NASA finds evidence of serial black hole eruptions

NASA finds evidence of serial black hole eruptions

Astronomers using NASA's Chandra X-ray Observatory have found that a supermassive black hole at the centre of a group of galaxies about 105 million light years from Earth has erupted multiple times over 50 million years.

Scientists discovered the history of black hole eruptions by studying the group of galaxies named NGC 5813.

The Chandra observations are the longest ever obtained of a galaxy group, lasting for just over a week, researchers said.

Galaxy groups do not contain hundreds or even thousands of galaxies like clusters do, they are typically comprised of 50 or fewer galaxies. Like galaxy clusters, groups of galaxies are enveloped by giant amounts of hot gas that emit X-rays.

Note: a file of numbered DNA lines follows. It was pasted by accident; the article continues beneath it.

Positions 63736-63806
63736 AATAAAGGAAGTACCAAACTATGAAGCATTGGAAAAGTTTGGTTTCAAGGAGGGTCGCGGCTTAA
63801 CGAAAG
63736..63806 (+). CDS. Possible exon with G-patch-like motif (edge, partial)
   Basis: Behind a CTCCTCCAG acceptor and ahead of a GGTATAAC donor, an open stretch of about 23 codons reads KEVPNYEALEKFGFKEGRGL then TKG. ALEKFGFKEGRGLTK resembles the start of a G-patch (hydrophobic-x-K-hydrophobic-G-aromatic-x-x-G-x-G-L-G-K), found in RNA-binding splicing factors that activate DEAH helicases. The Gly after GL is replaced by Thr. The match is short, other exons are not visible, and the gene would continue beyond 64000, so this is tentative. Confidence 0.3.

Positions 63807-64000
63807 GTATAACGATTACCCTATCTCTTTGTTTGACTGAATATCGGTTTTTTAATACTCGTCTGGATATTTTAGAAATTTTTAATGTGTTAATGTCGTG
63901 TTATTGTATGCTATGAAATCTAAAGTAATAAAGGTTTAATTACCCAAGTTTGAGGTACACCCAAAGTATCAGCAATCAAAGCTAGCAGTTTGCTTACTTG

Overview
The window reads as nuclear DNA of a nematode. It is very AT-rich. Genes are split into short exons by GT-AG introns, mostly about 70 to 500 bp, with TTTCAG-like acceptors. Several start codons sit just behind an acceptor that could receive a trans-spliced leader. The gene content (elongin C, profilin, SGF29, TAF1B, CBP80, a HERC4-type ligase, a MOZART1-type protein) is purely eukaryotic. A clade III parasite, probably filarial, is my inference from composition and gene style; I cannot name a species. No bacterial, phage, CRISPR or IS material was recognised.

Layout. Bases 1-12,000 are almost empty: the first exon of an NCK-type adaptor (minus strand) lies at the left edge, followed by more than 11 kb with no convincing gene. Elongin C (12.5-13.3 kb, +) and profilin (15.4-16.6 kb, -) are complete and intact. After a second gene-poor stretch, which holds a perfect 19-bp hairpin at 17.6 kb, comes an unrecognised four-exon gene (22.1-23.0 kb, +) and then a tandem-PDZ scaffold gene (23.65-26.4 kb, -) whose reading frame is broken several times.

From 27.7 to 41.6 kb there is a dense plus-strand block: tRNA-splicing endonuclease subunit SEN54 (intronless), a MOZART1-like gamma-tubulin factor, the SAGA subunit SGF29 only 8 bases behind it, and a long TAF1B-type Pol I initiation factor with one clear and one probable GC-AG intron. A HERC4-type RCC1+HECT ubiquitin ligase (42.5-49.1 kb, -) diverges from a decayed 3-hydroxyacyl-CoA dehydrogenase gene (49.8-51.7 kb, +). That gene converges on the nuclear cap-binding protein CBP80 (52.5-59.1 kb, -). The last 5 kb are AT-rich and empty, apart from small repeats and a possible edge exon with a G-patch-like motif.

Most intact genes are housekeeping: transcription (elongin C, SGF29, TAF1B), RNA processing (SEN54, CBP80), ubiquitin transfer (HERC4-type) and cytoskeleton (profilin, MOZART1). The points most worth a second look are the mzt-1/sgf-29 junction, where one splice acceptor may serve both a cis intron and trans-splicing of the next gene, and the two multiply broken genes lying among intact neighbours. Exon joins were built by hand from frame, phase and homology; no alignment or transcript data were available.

The erupting supermassive black hole is located in the central galaxy of NGC 5813.
The black hole's spin, coupled with gas spiralling toward the black hole, can produce a rotating, tightly wound vertical tower of magnetic field that flings a large fraction of the inflowing gas away from the vicinity of the black hole in an energetic, high-speed jet.

The researchers were able to determine the length of the black hole's eruptions by studying cavities, or giant bubbles, in the multi-million degree gas in NGC 5813.

These cavities are carved out when jets from the supermassive black hole generate shock waves that push the gas outward and create huge holes.

The latest Chandra observations found a third pair of cavities in addition to two that were previously found in NGC 5813, representing three distinct eruptions from the central black hole.

This is the highest number of pairs of cavities ever discovered in either a group or a cluster of galaxies.

Similar to how a low-density bubble of air will rise to the surface in water, the giant cavities in NGC 5813 become buoyant and move away from the black hole, researchers said

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